Do you have a go-to flattering pose you strike when an iPhone rears its camera lens? This is one of many human proclivities that photographer Dr Marcel Sternberger masterfully maneuvered in his sitters during his career in portraiture, in his search for authenticity, revelation and spontaneity. We love Jacob Lowentheil’s new retrospective on his work, The Psychological Portrait, which chronicles images of his (many a famous) sitters that deftly penetrate their public-facing veneer.

Sternberger, whose career spanned the decades 1930-1950, was less interested in the fixed character of a subject’s face than its fleeting expression, and less interested in fame and bravado than humility and honesty. In this way, he presented many icons, such as Frida Kahlo, Albert Einstein and Sigmund Freud, with rarely seen candour and vulnerability. Wheedling this out of a sitter involves a nuanced methodology that’s detailed throughout the book, with the help of many anecdotes of his time spent behind the camera.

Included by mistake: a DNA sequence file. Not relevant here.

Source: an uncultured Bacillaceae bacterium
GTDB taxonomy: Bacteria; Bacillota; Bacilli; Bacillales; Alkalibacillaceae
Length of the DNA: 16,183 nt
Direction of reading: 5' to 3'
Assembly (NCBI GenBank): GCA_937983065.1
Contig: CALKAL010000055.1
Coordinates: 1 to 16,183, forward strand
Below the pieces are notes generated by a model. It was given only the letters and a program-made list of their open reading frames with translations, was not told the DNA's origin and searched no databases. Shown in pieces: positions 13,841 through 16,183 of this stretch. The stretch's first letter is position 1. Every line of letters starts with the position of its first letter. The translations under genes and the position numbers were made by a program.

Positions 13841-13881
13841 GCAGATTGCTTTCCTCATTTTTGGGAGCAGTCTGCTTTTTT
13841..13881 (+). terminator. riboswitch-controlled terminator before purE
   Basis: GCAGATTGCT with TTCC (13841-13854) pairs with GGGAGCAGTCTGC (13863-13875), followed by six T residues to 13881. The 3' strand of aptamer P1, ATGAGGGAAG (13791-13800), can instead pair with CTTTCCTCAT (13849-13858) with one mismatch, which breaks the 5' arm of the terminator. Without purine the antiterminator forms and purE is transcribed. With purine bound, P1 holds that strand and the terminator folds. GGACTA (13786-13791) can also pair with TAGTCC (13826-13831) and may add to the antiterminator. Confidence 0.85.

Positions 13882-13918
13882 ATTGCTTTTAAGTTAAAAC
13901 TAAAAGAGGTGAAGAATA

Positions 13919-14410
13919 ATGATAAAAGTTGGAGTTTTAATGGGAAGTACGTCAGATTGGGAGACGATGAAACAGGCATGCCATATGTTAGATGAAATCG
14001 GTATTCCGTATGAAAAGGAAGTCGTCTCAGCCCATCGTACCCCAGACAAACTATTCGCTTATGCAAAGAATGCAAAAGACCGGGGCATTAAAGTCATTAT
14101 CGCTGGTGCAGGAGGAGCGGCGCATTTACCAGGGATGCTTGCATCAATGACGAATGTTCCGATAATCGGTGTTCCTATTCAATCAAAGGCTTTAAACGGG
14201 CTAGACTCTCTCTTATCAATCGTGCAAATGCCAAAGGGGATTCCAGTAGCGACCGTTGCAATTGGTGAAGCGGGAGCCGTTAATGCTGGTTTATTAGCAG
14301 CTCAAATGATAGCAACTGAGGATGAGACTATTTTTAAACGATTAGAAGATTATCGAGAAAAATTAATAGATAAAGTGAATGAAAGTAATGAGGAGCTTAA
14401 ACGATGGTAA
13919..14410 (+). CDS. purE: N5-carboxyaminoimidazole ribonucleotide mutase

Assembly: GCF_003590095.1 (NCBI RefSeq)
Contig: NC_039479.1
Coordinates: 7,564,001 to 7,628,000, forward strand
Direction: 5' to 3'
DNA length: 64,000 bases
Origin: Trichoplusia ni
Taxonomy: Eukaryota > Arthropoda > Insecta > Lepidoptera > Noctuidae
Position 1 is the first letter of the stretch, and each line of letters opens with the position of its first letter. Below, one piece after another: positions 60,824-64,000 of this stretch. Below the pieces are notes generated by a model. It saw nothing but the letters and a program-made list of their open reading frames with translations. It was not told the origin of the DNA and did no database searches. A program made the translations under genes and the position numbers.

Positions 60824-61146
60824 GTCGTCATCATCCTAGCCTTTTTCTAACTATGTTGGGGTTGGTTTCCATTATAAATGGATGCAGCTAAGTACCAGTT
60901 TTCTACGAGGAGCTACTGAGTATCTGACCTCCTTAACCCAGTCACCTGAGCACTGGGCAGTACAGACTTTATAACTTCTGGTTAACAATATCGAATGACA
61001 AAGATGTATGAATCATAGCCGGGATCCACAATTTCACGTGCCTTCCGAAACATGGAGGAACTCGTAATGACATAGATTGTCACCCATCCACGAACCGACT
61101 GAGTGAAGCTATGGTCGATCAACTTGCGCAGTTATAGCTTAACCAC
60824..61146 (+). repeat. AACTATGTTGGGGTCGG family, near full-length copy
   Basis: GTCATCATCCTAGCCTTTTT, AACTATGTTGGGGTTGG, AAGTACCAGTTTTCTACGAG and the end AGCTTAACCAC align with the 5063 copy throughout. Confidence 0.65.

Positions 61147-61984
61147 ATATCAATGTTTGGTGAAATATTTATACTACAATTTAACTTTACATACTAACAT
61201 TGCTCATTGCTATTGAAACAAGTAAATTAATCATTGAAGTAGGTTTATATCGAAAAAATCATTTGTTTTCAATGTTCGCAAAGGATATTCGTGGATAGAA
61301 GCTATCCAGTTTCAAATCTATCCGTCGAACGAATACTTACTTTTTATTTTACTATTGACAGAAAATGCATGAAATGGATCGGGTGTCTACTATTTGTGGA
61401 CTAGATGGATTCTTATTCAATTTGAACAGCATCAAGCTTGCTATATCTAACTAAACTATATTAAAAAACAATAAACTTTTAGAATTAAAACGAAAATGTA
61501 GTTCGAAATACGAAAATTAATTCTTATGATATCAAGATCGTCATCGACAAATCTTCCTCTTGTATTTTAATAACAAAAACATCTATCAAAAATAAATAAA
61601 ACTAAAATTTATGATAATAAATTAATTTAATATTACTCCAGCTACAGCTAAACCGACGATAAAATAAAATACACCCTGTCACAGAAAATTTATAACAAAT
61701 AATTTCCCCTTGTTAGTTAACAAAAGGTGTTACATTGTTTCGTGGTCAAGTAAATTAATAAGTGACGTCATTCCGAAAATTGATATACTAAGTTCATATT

Before sitting for Sternberger, playwright George Bernard Shaw obstinately said that he would not purchase any pictures, but after viewing the negatives, requested 50 copies of a single portrait. In the images, his stern disposition is betrayed by complex flickers of fighting emotions, laughter, pensiveness, bemusement, that carry a true intimacy.

We particularly love the series of portraits of artist Diego Rivera, who breaks free of his controlled facade in a series of absurd and liberated facial contortions, grimacing, rolling back his eyes, and, best of all, nailing a classic selfie-duck-face pout.

The Psychological Portrait by Jacob Lowentheil and published by Rizzoli is out now and available online at Waterstones.

Text by Kinza Shenn